CW: A Certain POTUS Candidate Whom I Refuse To Name (I don’t care to contribute to his trending), suicide, mental health, depression, PTSD.
I have no intentions of weighing in by responding directly to/on POTUS Candidate Racist McFerretwig’s recent remarks about soldiers with PTSD. Not because I don’t think it’s important. Not because it doesn’t have me all sorts of angry. Quite the opposite. So why not? It hits too close to home. And, quite frankly, this whole year (but especially the last 6 or so months) has been REALLY difficult in a multitude of ways, some of which I haven’t even talked about publicly. Lately, I haven’t been in a good place (no I’m not suicidal, just not in a good place) and I don’t have the emotional energy to watch his remarks or even to read them to be able to weigh in.
Instead of talking about that walking travesty,, I want to talk more generally about depression, PTSD, and suicide.
I’d like to start with a few facts.
1. Anyone can have PTSD, it’s not limited to combat vets, servicemembers, or severe trauma.
2. PTSD is a legitimate health issue.
3. PTSD is not a sign of weakness or the result of doing something wrong, sinning, not praying enough, etc.
Now. Even though PTSD can affect anyone, not servicemembers, I’d like to focus on veterans with PTSD.
Did you know that on average, 22 veterans a day commit suicide? I’m not suicidal, but I understand all too well how people – including veterans and their dependents – can get to that point. And unfortunately, most of what’s out there and geared towards suicide prevention, including from the military, is there to help when people reach the crisis point. We need more aimed at preventing people from hitting the crisis point, which means helping veterans earlier on, whether it’s earlier detection and treatment of PTSD/depression/etc., helping prevent really crappy situations from reaching a certain level, helping prevent unjust situations in the first place, and so on. A big part of that is that we need more conversations about PTSD, depression, and other mental health issues, we need an increase in education and awareness, because those are a huge part of combatting stigma. And when it comes to servicemembers, veterans, and their family members, the stigma that is out there can all too often play a very large role in keeping them (us) from reaching out for help (including before hitting the crisis point). This means we need to be careful how we talk about mental health, depression, PTSD etc. NOT saying “that’s weakness”. NOT saying that people who commit suicide are *insert derogatory statements here*. NOT joking about suicide, NOT making light of these issues. It means trying to make sure we are a safe person to talk to, and that people know we’re a safe person to talk to. It means that when you hear someone saying this crap and perpetuating stigma, you call them on it and have a conversation about the realities of PTSD, etc.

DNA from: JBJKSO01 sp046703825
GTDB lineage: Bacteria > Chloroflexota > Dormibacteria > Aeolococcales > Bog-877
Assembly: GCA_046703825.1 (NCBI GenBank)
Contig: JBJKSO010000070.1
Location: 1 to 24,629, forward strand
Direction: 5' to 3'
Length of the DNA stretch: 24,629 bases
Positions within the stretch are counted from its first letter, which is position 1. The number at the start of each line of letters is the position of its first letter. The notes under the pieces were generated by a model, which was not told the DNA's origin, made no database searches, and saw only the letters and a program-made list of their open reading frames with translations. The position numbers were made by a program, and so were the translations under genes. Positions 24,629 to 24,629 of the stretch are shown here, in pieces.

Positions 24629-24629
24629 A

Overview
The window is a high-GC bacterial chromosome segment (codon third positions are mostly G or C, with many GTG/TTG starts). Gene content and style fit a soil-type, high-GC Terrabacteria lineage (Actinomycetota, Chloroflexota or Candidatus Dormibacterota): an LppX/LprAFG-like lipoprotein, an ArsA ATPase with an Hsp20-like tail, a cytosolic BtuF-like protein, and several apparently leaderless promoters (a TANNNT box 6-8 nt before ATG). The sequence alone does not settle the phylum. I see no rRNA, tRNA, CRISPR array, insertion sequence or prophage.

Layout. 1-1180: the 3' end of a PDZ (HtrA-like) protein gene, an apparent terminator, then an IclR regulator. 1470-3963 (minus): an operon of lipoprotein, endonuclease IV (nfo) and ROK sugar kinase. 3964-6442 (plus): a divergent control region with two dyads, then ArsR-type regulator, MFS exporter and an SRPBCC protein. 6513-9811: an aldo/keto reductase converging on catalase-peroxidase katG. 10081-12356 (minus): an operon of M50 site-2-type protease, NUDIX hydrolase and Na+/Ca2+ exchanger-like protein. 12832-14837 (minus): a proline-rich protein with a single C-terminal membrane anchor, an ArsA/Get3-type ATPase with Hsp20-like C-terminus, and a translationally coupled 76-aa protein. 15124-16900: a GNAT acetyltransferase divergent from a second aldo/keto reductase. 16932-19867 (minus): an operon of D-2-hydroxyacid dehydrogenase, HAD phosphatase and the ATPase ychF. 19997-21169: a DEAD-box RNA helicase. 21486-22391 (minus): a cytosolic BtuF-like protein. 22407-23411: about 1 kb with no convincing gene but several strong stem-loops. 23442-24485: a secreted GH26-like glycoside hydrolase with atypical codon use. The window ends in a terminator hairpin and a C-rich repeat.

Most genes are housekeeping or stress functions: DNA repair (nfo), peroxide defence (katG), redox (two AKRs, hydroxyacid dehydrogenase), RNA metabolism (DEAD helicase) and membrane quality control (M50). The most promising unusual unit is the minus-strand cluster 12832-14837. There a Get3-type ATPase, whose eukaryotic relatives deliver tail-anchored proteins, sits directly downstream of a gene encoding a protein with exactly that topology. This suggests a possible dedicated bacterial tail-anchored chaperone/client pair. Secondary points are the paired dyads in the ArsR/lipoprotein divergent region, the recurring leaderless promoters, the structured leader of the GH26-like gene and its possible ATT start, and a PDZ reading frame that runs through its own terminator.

PTSD, depression, suicide, and mental health issues in general are no joke and they’re not a joking matter.
If you or someone you know need help, please feel free to message me. I’d also like to include some other links to resources that may be of assistance.
This link is to the Crisis Text Line (in case you’re more comfortable texting instead of talking on the phone).
Military OneSource Provides a number of different types of support and resources.
This link is to the Veterans Crisis Line.
If you/your spouse are in the military, you can contact the MFLC (Military & Family Life Counselor) for your installation. If you need help finding their info, contact me and I’ll help you figure it out. ACS or your unit should also be able to help you get this info, and you don’t have to tell them why or for whom you need it.
For military/dependents, Chaplains may also be an option.
If you have TriCare, you may find this link helpful. It’s a post I wrote for Postpartum Progress about getting help for PPMD as a military spouse, but a lot of the information is relevant to this post.
If you’re having a rough time, please reach out. You don’t have to go through this alone. If someone you know is having a rough time, PLEASE reach out so they know they don’t have to go through it alone. It can make a huge difference. Reaching out literally saves lives.
I won’t get into all the reasons why this is so important to me, besides to say that I’ve been there. After my first baby was born, I had 2 hospitalizations courtesy of Postpartum Mood and Anxiety Disorders dragging me down into a really dark place. I almost didn’t make it out alive, but I did. In large part, I made it out because of people who reached out to me, and people who responded with love when I reached out. If you’re that person and in that place, know this: you matter, it’s NOT hopeless, you are loved, and the world is a better place because you’re in it.